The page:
reinterpret this corpus in light of his/her specialized expertise about geriatrics, but also
understand how to recast and transform the clinical, medical, and family information to
meet the speci¿c legal criteria. Clearly, this is not simply database mining to ¿ll a checklist
that adds up to the answer.
Multiple complex chronologies and narrative frames were engaged as the idiom for the
contest of professional discourses between the two teams of psychologists, lawyers, and care
providers. These are grounded, and serve as discourse resources for both parties, in the legal
debate over cognitive capacity. Among these are the biographic span of Mr. Arnheim’s
lifetime, the trajectory of each episode of care seeking and its outcome, the children’s
experience and views of each of these, the records of each contact with the family doctor, the
case record ¿le of the rehabilitation hospital, acute care facility, and the cognitive assessments.
One narrative developed by Lichtenberg was cast into a chronological medical narrative of
his conditions and care from an in-depth review of records from disparate episodes of
medical, hospital, and provider contacts over years. Mr. Arnheim’s medical story was one of
increasing physical frailty, bouts of symptoms mostly reversed when treated, onset of chronic
illnesses, treatment seeking, and then death. In contrast, the children’s opposing attorneys
and psychologist, using the same events, labeled him with Alzheimer’s by selecting symptoms
only at the start of each episode.
The need for improved specialized geriatric knowledge remains unmet as does the effective
dissemination and implementation of this knowledge in wider realms of society, law, and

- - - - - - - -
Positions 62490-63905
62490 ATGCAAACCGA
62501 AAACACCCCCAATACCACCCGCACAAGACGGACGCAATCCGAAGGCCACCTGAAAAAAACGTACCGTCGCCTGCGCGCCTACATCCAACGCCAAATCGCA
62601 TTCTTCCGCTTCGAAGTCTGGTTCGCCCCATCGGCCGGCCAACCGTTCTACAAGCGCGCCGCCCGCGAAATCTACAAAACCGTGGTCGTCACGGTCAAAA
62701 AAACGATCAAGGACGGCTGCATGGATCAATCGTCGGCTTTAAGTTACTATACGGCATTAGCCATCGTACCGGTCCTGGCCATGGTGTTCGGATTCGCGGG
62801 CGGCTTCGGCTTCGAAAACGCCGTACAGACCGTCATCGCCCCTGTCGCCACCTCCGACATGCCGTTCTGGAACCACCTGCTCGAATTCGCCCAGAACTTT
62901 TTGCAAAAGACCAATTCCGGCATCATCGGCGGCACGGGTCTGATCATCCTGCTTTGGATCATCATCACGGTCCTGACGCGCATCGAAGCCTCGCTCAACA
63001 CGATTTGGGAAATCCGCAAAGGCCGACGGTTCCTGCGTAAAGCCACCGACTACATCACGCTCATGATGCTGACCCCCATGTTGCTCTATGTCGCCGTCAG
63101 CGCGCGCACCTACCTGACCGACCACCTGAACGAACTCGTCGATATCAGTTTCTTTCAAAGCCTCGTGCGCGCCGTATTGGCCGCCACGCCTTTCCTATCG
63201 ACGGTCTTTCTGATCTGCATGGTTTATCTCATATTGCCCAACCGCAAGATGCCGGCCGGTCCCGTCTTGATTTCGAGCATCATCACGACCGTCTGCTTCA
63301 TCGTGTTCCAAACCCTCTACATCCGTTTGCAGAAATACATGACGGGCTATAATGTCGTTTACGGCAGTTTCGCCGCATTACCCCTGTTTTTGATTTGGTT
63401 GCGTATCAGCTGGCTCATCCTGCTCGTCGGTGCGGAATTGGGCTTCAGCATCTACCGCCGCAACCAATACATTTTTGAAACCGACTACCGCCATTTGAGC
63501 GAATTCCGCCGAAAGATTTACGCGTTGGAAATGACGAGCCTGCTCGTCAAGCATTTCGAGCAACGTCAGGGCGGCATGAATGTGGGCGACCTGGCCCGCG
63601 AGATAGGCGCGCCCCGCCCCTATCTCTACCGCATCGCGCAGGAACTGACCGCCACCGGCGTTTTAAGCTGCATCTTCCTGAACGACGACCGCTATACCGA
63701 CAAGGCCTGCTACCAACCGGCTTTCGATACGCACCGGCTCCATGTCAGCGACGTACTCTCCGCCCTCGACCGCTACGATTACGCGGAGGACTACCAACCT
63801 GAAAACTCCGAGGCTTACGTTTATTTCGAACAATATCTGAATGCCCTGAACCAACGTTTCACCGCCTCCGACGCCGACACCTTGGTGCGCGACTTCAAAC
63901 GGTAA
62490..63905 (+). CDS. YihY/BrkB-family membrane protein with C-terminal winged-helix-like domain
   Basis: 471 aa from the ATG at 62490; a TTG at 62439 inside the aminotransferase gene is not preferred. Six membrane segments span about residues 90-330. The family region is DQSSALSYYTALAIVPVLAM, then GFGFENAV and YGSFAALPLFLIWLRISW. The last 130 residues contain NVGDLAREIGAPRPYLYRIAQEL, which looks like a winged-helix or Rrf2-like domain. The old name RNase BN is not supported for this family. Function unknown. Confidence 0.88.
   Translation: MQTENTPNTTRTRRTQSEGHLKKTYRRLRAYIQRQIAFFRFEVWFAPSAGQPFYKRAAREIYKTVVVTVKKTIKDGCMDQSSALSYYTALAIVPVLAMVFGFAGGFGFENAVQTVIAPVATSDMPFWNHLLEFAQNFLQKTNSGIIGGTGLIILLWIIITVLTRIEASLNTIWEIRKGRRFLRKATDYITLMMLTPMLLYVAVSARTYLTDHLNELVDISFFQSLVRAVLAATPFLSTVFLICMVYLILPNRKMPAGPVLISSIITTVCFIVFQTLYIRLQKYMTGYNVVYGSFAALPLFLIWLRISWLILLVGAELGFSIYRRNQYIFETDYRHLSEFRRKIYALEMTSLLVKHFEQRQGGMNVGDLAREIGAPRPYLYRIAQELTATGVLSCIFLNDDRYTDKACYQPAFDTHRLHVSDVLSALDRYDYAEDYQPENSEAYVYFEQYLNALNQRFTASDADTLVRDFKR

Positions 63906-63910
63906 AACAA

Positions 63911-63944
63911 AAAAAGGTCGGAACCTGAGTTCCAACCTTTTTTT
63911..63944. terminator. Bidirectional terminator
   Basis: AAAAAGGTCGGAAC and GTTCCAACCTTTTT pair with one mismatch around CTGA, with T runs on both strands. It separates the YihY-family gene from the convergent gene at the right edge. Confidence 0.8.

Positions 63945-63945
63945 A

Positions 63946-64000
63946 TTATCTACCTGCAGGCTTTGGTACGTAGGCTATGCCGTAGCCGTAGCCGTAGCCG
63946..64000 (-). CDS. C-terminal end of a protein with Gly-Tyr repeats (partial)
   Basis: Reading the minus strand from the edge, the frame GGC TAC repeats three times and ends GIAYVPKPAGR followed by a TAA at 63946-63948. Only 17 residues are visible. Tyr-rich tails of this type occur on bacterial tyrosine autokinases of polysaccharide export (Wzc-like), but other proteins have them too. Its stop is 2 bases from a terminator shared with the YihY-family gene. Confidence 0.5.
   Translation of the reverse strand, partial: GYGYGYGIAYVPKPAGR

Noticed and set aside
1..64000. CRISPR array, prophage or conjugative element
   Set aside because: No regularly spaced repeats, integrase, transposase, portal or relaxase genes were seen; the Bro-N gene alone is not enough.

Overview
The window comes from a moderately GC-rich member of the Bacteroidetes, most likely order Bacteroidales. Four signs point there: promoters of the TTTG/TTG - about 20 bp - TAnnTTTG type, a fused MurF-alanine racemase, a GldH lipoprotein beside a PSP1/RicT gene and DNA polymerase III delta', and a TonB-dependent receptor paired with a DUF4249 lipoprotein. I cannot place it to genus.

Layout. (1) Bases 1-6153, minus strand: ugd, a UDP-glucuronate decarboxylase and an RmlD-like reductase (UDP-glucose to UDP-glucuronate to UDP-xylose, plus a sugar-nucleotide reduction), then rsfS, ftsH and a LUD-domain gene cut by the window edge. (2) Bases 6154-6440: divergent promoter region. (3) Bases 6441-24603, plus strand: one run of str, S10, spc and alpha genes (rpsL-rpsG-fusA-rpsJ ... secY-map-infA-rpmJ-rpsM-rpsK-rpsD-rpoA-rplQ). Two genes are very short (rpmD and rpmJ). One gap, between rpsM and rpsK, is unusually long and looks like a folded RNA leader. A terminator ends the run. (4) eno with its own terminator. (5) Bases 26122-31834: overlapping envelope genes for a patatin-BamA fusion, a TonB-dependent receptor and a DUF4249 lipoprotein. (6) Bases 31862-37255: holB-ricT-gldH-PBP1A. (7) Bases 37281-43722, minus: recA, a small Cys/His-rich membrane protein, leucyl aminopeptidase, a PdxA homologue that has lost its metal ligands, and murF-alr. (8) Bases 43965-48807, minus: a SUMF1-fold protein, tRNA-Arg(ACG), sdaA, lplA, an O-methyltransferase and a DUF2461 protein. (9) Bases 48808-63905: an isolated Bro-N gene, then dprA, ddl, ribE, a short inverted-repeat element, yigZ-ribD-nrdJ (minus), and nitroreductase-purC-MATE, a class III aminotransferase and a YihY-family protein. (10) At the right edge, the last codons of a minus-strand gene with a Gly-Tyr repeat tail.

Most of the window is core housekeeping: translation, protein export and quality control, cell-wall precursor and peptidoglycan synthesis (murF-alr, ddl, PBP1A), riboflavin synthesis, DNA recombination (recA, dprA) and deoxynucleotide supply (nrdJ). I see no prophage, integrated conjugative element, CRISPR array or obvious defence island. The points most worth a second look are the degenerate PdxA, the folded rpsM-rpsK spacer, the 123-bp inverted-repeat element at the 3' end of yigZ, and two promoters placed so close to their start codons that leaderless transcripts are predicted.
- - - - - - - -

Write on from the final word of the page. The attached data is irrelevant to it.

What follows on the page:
medicine. Similarly, given the ever rising numbers of elderly, greater insight into the contexts,
processes, socio-cultural biases, and conÀicts in language and communication with and about
the older family members is needed. Today, our empirical knowledge and our critical
epistemological and interpretive guidelines remain rudimentary. Perhaps the largest gap, and
an exciting frontier for discovery, is naturalistic knowledge of how a judgment transpires in
real-world cases. Questions persist about the discourses among participants that lead to the
judgment of ‘incompetent’ to decide who receives one’s money or property. The determination
does not occur mechanistically from medical ‘facts’ nor in a social vacuum, yet we lack
systematic knowledge of its dialogic transactional nature. Research is needed on how the
singular case narrative is constructed from sometimes conÀicting authoritative facts about an
older person’s cognitive capacity, from the story of the patient developed by expert
psychologists, the legal criteria and determinations from lawyers, family and spouse’s own
direct experiences with the person’s daily life competences and own expressions. What social
stereotypes and values about aging, disability, and AD infuse the discourse and outcomes of
the authoritative neuropsychological, medical, legal, and family appraisal of the older person?
Clinical diagnostic categories are generalizations about group-level data that gives general
probabilities, but in an individual case, how are the characteristics and (dis)abilities of the
person mapped, or erased, when cast in terms of a neuropsychological diagnostic group
category or score? Ultimately, how can these insights be best provided to enable the coming
generations of children and parents to share a more meaningful and positive experience of